Jun 11 2009
POLITICS. We have a tacit understanding to exclude politics from the blog, but current events are pushing the borders. It’s not our fault, other forces are on the move. At the border last year was the Iraqi civilian body count issue precipitated by articles in The Lancet. That’s when politics intrudes into medical research and literature.
Other borders are matters of licensure, and of permitted and rejected methods and materials, encoded into licensure, food and drug laws, and a myriad of administrative edicts and court decisions. One can’t escape the politics of those, especially when Congress and states start to control as commercial entities, areas that historically belong in culture: professional behavior codes, codes of traditional relationships between physicians and patients, for instance. These are under further pressures of conformity and legal sanctions enforced by the power of central government.
Steve Salerno (web site: www.journalismpro.com, blog: www.shamblog.com), author of the WSJ article on “CAM” and the NCCAM last December that precipitated the Chopra, and Co. responses, brought to attention a recent House hearing at which Congr. Riley (D, Ohio) queried Sec. Sibelius whether she was aware of “mindful meditation” as a cost-saving method that should be included in any federal health plan.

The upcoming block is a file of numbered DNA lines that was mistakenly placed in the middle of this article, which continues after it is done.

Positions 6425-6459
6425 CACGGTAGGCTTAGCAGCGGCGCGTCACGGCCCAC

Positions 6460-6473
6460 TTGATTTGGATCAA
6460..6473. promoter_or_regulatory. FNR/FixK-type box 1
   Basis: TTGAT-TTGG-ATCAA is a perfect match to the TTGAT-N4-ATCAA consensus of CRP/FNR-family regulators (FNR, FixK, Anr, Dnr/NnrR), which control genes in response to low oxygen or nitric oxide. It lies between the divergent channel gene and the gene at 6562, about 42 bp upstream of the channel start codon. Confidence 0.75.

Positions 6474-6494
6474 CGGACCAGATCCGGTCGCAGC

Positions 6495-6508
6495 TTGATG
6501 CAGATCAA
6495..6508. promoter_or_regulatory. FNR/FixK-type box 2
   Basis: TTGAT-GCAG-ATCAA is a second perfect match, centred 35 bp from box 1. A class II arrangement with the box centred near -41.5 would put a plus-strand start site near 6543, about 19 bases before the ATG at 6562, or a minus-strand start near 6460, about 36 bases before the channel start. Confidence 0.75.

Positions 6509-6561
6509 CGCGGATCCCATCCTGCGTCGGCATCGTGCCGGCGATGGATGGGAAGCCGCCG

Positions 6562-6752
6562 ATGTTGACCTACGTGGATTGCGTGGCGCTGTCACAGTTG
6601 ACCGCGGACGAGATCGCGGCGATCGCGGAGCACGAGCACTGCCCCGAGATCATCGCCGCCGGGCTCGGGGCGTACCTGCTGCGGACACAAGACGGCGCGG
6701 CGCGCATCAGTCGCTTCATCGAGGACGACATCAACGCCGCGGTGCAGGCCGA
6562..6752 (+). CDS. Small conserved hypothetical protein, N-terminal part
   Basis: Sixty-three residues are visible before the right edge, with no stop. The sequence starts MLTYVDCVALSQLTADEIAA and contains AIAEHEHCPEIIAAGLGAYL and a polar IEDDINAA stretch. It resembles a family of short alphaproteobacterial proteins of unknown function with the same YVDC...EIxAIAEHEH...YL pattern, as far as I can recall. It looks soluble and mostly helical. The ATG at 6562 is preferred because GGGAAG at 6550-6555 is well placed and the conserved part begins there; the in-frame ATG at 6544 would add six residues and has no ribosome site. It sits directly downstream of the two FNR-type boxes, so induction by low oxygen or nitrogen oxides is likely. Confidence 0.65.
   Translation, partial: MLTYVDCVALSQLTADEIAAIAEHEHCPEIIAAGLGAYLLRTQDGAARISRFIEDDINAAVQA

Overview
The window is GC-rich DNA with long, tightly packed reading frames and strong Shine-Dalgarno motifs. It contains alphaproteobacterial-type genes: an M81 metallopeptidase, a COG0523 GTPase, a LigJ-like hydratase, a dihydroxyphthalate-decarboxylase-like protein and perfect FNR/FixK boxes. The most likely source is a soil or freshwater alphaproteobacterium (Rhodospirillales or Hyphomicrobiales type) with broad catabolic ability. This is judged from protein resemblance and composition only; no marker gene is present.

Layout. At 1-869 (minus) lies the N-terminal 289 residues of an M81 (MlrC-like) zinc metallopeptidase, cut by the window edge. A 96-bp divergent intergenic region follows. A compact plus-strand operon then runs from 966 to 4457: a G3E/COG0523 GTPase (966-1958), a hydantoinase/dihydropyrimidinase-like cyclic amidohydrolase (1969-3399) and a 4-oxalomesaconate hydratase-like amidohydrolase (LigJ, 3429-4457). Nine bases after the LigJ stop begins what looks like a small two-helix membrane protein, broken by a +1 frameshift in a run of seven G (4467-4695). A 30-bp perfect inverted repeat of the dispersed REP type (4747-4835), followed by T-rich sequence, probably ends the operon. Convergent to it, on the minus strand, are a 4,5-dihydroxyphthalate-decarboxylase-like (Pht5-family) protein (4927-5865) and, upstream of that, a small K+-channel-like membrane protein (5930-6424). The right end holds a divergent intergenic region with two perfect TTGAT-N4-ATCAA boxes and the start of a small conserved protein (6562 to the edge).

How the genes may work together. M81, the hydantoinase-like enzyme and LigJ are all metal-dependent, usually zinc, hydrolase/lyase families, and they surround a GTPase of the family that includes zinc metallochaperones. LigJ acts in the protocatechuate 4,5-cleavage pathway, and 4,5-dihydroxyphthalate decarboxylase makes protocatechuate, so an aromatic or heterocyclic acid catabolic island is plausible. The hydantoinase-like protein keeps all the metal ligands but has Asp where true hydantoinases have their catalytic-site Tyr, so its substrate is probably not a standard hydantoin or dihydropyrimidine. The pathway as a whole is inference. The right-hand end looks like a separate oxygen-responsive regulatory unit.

Here we go again. Ten to 15 years ago it was Sen. Harkin legislating research and practice from halls of Congress resulting in the Office of Alternative Medicine and NCCAM. That legislation resulted in financed medical school courses, multiple more lectures and demonstrations, and now med school divisions with endowed chairs, scores to hundreds of employed associates, and with little to no scientific feedback or oversight.
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